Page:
Saturday, 7 April 2007

The Police Federation of England and Wales say: Cannabis is the number one gateway drug.

This is what Jan Berry, Chairman of The Police Federation of England and Wales has to say about the reclassification of Cannabis:

Cannabis is a problematic drug not least because of growing evidence of links to psychotic illness in young people and contemporary attitudes to the drug as being ‘soft’.

We expressed our concern over a year ago over on whether the correct decision had been made to reclassify the drug from a Class B to a Class C, as we felt it would create confusion among the public on the legality of possession.

This has already presented problems for police officers throughout the country who are tasked with enforcing this confusing law and we would therefore support the reinstating of cannabis to a Class B drug category”.

The Police Federation of England and Wales:

Is opposed to the reclassification of cannabis as we believe it to be the number one illicit gateway drug.

Feel that the term ‘reclassification’ is however all too often wrongly confused with ‘decriminalisation’.

Policing is all about prioritisation: cannabis does not need to be reclassified to be re-prioritised. The resulting message to young people has been vague and confusing, doing little to deglamorise the drug.

Believe it is essential the government follow a holistic drug policy; substantial investment must be made into drug rehabilitation programmes. If not, drug addicts leaving prison are highly likely to return to a life of crime.

We believe in a three-pronged attack on the drugs menace combining better education, speedy rehabilitation and firm enforcement of the law.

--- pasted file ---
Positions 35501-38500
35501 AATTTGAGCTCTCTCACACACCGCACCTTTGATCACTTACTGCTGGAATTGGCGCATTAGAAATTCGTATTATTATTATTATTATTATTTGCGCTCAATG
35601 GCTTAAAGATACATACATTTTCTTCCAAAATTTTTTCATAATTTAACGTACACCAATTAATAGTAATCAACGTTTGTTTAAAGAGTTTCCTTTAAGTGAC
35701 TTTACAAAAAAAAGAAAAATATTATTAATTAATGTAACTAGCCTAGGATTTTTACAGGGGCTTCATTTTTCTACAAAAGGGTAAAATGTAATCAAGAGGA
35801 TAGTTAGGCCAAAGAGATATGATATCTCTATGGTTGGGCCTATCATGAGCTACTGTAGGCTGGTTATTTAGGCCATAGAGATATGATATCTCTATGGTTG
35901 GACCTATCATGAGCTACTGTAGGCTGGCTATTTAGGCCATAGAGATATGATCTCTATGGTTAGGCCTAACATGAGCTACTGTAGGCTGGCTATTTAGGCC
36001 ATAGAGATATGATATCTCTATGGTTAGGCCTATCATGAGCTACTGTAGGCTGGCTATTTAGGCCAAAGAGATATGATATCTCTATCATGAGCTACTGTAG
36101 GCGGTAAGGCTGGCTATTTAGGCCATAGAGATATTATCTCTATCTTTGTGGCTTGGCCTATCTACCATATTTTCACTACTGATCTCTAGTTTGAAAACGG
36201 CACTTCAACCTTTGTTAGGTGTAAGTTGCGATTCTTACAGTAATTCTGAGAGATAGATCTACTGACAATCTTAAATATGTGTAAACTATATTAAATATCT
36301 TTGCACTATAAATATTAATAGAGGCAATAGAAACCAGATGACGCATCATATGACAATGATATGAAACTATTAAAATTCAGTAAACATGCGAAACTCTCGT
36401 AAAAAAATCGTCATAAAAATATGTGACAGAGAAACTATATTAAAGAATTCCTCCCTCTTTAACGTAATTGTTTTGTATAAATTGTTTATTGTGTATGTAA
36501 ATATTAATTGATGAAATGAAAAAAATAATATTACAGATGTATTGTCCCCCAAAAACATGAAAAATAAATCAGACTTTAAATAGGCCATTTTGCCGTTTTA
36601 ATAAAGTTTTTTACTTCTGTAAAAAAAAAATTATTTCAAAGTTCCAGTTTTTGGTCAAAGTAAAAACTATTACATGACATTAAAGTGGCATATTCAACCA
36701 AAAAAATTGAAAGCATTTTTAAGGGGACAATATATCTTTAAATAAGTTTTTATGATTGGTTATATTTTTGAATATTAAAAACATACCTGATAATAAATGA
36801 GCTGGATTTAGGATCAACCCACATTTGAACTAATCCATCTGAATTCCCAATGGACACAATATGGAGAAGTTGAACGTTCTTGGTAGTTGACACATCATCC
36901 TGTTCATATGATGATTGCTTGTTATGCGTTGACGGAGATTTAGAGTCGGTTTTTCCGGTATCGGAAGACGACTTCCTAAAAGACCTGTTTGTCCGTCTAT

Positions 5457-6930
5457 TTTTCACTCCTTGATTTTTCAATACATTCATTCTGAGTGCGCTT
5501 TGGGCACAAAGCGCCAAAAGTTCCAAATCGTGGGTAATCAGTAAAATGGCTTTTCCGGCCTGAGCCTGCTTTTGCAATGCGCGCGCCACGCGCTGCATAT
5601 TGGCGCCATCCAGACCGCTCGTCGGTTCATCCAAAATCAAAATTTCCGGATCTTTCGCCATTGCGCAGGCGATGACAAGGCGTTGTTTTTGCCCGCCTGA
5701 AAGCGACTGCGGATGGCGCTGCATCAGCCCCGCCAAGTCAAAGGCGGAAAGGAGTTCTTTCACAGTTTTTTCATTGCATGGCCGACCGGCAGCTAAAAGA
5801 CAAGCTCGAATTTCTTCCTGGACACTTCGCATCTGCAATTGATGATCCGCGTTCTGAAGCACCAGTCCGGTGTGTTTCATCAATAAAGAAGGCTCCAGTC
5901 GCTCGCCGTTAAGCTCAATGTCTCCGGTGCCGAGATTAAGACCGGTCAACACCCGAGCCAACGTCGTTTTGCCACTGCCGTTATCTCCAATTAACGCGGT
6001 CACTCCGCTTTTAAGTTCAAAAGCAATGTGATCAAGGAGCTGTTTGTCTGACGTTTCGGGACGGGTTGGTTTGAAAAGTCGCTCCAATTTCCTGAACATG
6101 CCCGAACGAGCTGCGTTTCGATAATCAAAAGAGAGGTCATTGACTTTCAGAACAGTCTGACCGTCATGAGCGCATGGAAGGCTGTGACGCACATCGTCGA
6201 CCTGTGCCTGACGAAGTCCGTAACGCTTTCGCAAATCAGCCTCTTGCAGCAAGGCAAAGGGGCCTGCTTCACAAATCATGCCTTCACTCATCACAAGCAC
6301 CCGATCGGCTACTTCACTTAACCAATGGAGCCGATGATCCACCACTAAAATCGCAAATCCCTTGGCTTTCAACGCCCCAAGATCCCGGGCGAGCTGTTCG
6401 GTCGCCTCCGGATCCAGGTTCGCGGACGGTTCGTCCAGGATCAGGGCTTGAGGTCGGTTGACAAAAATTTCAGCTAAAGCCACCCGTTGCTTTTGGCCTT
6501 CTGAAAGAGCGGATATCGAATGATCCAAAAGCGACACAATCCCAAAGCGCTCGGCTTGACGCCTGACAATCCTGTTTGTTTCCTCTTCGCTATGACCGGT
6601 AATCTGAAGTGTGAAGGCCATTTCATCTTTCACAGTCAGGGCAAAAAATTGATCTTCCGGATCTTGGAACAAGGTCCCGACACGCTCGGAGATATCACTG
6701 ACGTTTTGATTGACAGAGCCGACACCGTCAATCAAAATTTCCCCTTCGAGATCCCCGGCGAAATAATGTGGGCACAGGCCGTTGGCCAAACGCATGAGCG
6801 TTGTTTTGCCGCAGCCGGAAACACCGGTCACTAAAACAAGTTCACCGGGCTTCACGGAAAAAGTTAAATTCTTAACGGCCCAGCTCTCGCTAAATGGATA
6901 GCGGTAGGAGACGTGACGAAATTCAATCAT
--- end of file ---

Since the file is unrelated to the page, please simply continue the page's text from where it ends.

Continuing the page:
The public, particularly those young people who are so often the target for drugs suppliers, must be better educated about the damage drugs can cause. We therefore strongly advocate the introduction of a national drug information programme to educate the public - particularly young people and children.

We support the sentencing of drug users with Drug Testing and Treatment Orders (DTTO) yet the recent Street Crime Initiative demonstrated that current rehabilitation provision is insufficient. The socio-economic cost of crime far exceeds the cost of rehabilitation. Funding must therefore be found, ring-fenced and targeted in order to cut the cycle of drug taking and crime.

Feel there must continue to be a multi-agency approach to combating drugs, with greater international cooperation in reducing supply into the country.

The number of teenage Cannabis users has increased since reclassification. Considering reports that the drug is now stronger than ever before, the reclassification should be reversed.

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